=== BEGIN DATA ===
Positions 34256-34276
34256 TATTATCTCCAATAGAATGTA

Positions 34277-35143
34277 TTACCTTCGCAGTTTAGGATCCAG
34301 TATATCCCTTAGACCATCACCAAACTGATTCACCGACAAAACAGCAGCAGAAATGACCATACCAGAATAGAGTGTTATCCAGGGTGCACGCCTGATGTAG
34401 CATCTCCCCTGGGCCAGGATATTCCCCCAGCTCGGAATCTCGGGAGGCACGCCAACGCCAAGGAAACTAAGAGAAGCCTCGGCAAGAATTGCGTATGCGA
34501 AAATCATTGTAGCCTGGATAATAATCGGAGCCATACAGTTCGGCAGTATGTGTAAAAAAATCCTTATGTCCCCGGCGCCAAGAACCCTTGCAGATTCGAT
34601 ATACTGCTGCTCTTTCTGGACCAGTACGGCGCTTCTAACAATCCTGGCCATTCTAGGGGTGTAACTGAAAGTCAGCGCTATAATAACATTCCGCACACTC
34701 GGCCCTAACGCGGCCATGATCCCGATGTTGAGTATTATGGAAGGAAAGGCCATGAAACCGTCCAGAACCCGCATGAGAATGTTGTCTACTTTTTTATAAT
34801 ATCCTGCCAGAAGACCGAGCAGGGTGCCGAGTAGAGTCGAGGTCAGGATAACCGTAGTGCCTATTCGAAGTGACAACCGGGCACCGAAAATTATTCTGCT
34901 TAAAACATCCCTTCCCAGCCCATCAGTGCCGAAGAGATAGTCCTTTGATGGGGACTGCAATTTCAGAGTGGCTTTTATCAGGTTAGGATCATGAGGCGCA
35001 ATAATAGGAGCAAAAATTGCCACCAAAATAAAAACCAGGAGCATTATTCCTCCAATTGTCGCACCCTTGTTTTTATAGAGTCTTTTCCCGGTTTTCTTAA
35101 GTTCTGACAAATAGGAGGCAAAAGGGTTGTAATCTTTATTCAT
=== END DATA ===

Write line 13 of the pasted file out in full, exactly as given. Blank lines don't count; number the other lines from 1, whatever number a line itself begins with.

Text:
35101 GTTCTGACAAATAGGAGGCAAAAGGGTTGTAATCTTTATTCAT